Fritz the Cat (film)

Fritz The Cat (Film)

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Fritz the Cat (film)

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Fritz the Cat is a 1972 American animated comedy film written and directed by Ralph Bakshi as his feature film debut. Based on the comic strip of the same name by Robert Crumb, the film was the first animated feature film to receive an X rating in the United States. It focuses on Fritz (voiced by Skip Hinnant), an anthropomorphic feline in mid-1960s New York City who explores the ideals of hedonism and sociopolitical consciousness. The film is a satire focusing on American college life of the era, race relations, the free love movement, and left- and right-wing politics. Fritz the Cat is the most successful independent animated feature of all time, grossing over $100 million worldwide.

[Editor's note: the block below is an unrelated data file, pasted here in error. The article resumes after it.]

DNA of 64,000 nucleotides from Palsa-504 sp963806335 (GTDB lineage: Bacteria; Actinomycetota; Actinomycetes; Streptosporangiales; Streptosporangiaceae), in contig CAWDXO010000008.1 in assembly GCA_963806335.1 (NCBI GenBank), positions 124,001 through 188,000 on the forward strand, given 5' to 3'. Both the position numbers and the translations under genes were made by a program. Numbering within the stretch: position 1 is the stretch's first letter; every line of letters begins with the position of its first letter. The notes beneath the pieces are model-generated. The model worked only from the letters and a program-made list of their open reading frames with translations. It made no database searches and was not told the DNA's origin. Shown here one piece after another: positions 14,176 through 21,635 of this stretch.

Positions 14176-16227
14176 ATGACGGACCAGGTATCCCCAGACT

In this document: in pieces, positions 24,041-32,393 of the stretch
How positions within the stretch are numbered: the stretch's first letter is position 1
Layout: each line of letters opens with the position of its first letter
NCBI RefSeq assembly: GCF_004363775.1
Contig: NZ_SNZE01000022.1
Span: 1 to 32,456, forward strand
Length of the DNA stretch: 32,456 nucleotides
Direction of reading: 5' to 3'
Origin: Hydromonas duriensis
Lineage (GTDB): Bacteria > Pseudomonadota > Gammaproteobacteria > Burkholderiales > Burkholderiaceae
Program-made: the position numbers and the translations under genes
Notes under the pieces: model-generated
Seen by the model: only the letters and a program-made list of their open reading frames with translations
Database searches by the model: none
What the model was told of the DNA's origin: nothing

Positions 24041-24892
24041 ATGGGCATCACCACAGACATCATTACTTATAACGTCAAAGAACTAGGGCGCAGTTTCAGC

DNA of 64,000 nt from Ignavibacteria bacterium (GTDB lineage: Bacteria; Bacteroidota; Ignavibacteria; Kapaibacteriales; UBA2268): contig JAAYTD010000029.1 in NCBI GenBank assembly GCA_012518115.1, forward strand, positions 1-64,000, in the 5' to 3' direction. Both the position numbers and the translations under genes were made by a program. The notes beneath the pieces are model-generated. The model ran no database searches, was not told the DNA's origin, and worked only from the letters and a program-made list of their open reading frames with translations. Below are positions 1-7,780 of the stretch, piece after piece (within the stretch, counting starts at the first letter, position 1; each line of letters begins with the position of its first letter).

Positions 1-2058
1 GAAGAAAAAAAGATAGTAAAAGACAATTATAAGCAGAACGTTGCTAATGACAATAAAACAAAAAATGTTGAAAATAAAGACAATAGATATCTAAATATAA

After Bakshi graduated from High School of Art and Design, he worked on cartoon shorts for Terrytoon Studios for ten years and eventually started up his own animation studio. However, Bakshi was uninterested in the kind of animation he was producing, and wanted to produce something personal. He soon developed Heavy Traffic, a tale of inner-city street life. However, producer Steve Krantz told Bakshi that studio executives would be unwilling to fund the film because of its content and Bakshi's lack of film experience. Later, Bakshi came across a copy of Fritz the Cat while browsing a bookstore. Impressed by Crumb's satire, Bakshi suggested to Krantz that it...
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